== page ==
133. The method of claim 131, further comprising coating a rear facet of said light-emitting device by a highly-reflecting coat.
134. The method of claim 132, wherein said highly reflecting coat comprises a plurality of layers.
135. The method of claim 132, wherein said highly reflecting coat is characterized by a predetermined stopband being sufficiently narrow so as to provide a high reflectivity of said fundamental transverse mode and a low reflectivity of high-order transverse modes.
136. The method of claim 114, wherein said light-reflector comprises a plurality of layers.
137. The method of claim 136, wherein said light-reflector is characterized by a predetermined stopband being sufficiently narrow so as to provide a high reflectivity of said fundamental transverse mode and a low reflectivity of high-order transverse modes.
138. The method of claim 132, wherein said highly reflecting coat and said light-reflector are each independently characterized by a predetermined stopband being sufficiently narrow so as to provide a high reflectivity of said fundamental transverse mode and a low reflectivity of high-order transverse modes.
139. The method of claim 135, wherein said non-linear optical crystal is characterized by a frequency conversion efficiency, and further wherein a temperature dependence of said stopband of said highly reflecting coat equals a temperature dependence of said frequency conversion efficiency.
140. The method of claim 137, wherein said non-linear optical crystal is characterized by a frequency conversion efficiency, and further wherein a temperature dependence of said stopband of said light-reflector equals a temperature dependence of said frequency conversion efficiency.
141. The method of claim 138, wherein a temperature dependence of said stopband of said highly reflecting coat equals a temperature dependence of said frequency conversion efficiency.
142. The method of claim 141, wherein a temperature dependence of said stopband of said light-reflector equals a temperature dependence of said frequency conversion efficiency.
143. The method of claim 114, further comprising providing a spectrally selective filter and positioning said spectrally selective filter so as to prevent light having said second frequency from impinging said light-emitting device.
144. The method of claim 143, wherein said spectrally selective filter is formed on said non-linear optical crystal on a side facing to said light-emitting device.
145. The method of claim 114, wherein said extended waveguide comprises at least two parts each having a different refractive index such that said extended waveguide is characterized by a variable refractive index.
146. The method of claim 145, wherein said at least two parts of said extended waveguide comprise a first part having an intermediate refractive index and a second part having a high refractive index, said first and said second part are designed and constructed such that said fundamental transverse mode is generated in said first part, leaks into said second part and exit through a front facet of said light-emitting device at a predetermined angle.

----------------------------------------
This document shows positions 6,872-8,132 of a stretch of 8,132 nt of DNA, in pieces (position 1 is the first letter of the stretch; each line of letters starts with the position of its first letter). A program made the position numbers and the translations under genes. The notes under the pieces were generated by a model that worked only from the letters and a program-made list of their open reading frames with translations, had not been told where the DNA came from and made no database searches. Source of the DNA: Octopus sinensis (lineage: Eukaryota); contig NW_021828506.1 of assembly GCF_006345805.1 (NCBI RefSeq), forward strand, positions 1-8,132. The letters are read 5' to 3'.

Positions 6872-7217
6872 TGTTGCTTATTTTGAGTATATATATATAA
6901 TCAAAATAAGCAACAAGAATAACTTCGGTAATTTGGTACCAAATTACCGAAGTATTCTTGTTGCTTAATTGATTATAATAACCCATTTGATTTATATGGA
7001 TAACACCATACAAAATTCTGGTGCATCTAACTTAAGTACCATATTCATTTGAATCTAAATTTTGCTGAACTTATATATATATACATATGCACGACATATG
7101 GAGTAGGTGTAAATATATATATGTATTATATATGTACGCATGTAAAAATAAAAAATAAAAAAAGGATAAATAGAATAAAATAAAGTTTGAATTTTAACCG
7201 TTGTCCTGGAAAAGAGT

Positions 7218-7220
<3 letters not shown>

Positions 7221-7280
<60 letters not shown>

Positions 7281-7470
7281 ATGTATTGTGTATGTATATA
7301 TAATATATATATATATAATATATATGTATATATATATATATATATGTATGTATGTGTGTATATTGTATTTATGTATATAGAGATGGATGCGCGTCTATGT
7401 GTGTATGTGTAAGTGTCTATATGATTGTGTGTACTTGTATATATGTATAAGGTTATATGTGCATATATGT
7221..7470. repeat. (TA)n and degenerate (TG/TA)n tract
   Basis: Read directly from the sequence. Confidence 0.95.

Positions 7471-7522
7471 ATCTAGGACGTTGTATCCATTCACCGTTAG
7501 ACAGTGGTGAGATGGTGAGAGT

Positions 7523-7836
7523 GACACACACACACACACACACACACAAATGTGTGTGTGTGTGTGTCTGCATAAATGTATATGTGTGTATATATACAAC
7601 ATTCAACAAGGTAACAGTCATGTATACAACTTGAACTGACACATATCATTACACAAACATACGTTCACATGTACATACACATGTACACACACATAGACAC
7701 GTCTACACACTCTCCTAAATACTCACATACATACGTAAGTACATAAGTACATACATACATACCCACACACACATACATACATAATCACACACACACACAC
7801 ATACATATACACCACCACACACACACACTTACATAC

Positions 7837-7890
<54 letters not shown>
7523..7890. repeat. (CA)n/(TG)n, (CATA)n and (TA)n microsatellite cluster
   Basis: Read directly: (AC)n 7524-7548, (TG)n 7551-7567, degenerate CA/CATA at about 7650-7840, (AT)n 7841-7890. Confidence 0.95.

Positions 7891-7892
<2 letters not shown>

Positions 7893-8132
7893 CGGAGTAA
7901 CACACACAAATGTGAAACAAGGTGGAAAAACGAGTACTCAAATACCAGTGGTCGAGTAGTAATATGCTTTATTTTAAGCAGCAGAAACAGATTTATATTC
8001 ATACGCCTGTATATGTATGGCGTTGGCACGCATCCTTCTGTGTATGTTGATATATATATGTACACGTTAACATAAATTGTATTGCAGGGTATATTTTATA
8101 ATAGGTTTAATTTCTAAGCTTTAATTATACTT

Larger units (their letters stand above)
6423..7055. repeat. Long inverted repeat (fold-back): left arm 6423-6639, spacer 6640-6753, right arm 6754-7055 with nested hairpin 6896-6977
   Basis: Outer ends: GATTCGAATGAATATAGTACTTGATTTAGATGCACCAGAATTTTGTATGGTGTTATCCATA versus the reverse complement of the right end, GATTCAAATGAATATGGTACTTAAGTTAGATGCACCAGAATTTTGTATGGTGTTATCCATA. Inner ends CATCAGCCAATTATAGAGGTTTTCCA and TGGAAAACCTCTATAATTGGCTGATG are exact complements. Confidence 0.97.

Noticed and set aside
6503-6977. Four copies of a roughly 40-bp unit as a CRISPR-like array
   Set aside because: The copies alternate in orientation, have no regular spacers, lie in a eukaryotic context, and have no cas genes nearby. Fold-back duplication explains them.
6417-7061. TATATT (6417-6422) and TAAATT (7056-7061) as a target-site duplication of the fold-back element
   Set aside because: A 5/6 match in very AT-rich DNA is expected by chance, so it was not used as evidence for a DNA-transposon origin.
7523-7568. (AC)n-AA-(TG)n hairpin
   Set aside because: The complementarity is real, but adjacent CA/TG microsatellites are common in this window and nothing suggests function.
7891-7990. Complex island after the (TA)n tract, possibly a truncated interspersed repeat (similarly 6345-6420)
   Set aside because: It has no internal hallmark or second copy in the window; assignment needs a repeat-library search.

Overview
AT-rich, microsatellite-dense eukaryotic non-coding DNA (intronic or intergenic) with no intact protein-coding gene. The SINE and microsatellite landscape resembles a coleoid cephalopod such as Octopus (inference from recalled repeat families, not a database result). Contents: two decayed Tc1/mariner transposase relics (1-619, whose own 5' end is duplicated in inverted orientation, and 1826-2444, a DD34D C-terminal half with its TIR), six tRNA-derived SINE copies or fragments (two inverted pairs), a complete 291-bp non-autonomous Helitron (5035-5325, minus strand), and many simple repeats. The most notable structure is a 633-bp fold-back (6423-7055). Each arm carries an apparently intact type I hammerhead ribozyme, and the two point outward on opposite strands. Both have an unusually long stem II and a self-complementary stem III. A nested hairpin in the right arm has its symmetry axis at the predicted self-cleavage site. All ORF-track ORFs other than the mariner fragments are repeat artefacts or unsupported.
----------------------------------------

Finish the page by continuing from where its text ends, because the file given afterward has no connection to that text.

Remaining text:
147. The method of claim 114, wherein at least a portion of said extended waveguide comprises a photonic bandgap crystal.
148. The method of claim 147, wherein said photonic bandgap crystal comprises a structure having a periodically modulated refractive index, said structure comprises a plurality of layers.
149. The method of claim 148, wherein said light-emitting device comprises at least one absorbing layer capable of absorbing light located within one layer of said photonic bandgap crystal.
150. The method of claim 148, wherein said light-emitting device comprises a plurality of absorbing layers such that each one of said plurality of absorbing layer is located within a different layer of said photonic band gap crystal.
151. The method of claim 147, wherein at least a portion of said extended waveguide comprises a defect being adjacent to a first side of said photonic bandgap crystal, said defect and said photonic bandgap crystal are selected such that said fundamental transverse mode is localized at said defect and all other modes are extended over said photonic band gap crystal.
152. The method of claim 151, wherein said defect comprises an active region having an n-side and a p-side, said active region being capable of emitting light when exposed to an injection current.
153. The method of claim 151, wherein a total thickness of said photonic band gap crystal and said defect is selected so as to allow said low beam divergence.
154. The method of claim 153, wherein said light-emitting device comprises an n-emitter, adjacent to a second side of said photonic bandgap crystal and a p-emitter being spaced from said photonic bandgap crystal by said defect and adjacent to said defect.
155. The method of claim 154, wherein said light-emitting device comprises a p-doped layered structure having a variable refractive index, said p-doped layered structure being between said p-emitter and said defect.
156. The method of claim 154, wherein said n-emitter is formed on a first side of a substrate, said substrate being a III-V semiconductor.
157. The method of claim 156, wherein said III-V semiconductor is selected from the group consisting of GaAs, InAs, InP and GaSb.
158. The method of claim 156, wherein said light-emitting device comprises an n-contact being in contact with said substrate and a p-contact being in contact with said p-emitter.
159. The method of claim 158, wherein said light-emitting device comprises a p-doped layered structure having a variable refractive index, said p-doped layered structure being between said p-emitter and said defect.
160. The method of claim 159, wherein said variable refractive index is selected to prevent extension of said fundamental transverse mode to said n-contact and/or said p-contact.